An international seminar in Costa Rica on Friday, September 5th, will focus on the economic contribution of marine and coastal ecosystem services to the regional economy. Key stakeholders from government, academic institutions, national and international organisations will demonstrate the importance of marine and coastal ecosystems and look at implications for decision making.
The seminar is being hosted by Sinac, Cedarena, Biomarcc-Sinac-GIZ, the International Institute for Environment and Development (IIED) and UK aid on 5 September 2014
In Costa Rica, the economic value of tuna fishing in the Seamounts Marine Management Area (AMMMS) in the Pacific coast region is around $6.7 million a year, according to the study International Valuation of Marine and Coastal Ecosystem Services: Contributions to the Regional Economy and Implications for Decision Making. This study was carried out in 2013 by the Center for Environmental Law and Natural Resources (Cedarena) for the National System of Conservation Areas (Sinac-Minae).
Fishing and carbon sequestration are two of the 15 ecosystem services (ES) associated with seas and oceans, according to the Millennium Ecosystem Assessment by the Global Ocean Commission for 2014.
In the case of carbon sequestration, the Global Ocean Commission estimates its global economic value ranges between US$74 billion and US$222 billion per year, which underlines not only its economic benefit but also shows its essential role in efforts to mitigate and adapt to climate change.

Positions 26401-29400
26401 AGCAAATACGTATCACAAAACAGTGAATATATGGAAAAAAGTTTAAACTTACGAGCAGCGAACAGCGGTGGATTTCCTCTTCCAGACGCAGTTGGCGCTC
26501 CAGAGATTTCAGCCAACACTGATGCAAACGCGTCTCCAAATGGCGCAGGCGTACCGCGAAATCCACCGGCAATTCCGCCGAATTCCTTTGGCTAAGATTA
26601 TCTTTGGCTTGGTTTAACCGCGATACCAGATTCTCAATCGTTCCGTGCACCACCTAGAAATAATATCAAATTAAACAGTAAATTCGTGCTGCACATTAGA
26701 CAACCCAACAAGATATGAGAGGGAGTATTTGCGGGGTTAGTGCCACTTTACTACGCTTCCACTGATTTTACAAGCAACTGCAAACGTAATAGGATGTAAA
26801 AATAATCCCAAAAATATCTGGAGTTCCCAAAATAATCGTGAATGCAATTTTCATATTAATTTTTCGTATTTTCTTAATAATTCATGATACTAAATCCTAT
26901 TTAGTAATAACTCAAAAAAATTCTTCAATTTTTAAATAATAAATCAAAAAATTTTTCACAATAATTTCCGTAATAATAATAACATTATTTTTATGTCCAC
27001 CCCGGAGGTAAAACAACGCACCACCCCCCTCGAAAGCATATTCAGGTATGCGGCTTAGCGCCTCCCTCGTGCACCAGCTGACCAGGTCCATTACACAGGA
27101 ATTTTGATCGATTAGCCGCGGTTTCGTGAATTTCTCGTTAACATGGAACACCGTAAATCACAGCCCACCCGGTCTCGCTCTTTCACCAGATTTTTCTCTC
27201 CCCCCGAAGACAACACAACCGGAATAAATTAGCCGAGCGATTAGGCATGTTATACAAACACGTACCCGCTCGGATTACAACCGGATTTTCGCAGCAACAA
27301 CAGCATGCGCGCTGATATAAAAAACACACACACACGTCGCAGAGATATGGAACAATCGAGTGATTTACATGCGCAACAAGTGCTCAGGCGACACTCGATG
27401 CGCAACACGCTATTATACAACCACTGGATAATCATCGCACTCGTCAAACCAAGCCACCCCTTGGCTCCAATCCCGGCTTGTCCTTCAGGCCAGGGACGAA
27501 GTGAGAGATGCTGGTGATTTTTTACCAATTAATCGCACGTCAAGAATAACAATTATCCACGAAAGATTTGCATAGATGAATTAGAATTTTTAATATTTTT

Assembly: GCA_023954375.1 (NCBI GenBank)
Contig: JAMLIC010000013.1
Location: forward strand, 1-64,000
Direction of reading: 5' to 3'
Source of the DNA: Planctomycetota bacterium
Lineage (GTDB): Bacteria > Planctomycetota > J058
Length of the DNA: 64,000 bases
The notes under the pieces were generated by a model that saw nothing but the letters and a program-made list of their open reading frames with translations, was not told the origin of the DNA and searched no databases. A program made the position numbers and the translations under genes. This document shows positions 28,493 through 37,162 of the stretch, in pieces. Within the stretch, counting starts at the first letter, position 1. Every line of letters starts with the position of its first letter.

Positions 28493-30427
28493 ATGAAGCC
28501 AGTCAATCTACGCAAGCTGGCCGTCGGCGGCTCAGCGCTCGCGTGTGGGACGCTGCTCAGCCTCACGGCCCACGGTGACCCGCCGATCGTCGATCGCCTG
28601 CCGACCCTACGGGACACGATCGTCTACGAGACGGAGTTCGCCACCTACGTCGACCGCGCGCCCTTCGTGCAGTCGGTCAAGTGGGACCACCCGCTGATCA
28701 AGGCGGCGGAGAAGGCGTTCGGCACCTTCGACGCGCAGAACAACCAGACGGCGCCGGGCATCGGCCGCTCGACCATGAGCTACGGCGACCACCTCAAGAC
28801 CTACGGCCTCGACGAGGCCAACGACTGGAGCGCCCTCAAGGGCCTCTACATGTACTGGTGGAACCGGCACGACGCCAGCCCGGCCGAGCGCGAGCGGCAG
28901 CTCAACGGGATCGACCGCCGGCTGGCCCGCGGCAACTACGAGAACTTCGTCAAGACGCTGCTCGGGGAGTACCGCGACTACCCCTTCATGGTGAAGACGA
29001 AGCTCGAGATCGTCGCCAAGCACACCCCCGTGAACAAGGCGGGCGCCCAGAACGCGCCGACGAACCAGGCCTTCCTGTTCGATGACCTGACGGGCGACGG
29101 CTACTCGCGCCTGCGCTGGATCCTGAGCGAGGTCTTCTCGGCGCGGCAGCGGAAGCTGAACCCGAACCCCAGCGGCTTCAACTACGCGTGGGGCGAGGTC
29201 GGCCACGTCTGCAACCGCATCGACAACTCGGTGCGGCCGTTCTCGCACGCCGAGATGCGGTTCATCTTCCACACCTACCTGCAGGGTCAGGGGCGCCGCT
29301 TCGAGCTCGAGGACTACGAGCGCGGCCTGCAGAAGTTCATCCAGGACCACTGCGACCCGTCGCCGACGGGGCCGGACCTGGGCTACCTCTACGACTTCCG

"Despite the significant benefits provided by ecosystem services, such as nutrient recycling, regulation of natural hazards, flood protection, recreation, fishing and carbon sequestration, these ecosystems are being degraded and exploited at an alarming rate,” says IIED researcher Essam Yassin Mohammed.
Marine and coastal ecosystems are a vital economic resource and their health and sustainability depend on good governance, sound environmental policies and effective management.
However, in many countries, including Costa Rica, policies have focused primarily on terrestrial ecosystems and have overlooked marine ecosystems and their links to terrestrial ecosystems.
Rolando Castro, executive director of Cedarena, says: "We have organised the International seminar on marine and coastal ecosystem services: contributions to regional economy and implications in decision making to generate discussion on how marine ecosystem services contribute to the economy and the importance of good governance."
The seminar will be held on Friday, 5 September 2014 in the Radisson Hotel in San José, Costa Rica. It will bring together key stakeholders from civil society, international organisations, the Costa Rican government and academics, among others, and is organised by Sinac, Cedarena and IIED, along with the Biomarcc-Sinac-GIZ Project and the support of UK aid. The event will start at 8am and will end at 5pm.
"National and international speakers will present participants with case studies that demonstrate the value of marine and coastal ecosystem services for the national economy," says Patricia Ruiz of the Biomarcc-Sinac-GIZ Project.
"The event organisers will aim to identify proposals, policies, instruments, and compensation mechanisms to enable public-private alliances to support the sustainability of ecosystem services in coastal and marine areas."
The International Institute for Environment and Development (IIED) is an independent, non-profit research institute. Set up in 1971 and based in London, IIED provides expertise and leadership in researching and achieving sustainable development (see: www.iied.org).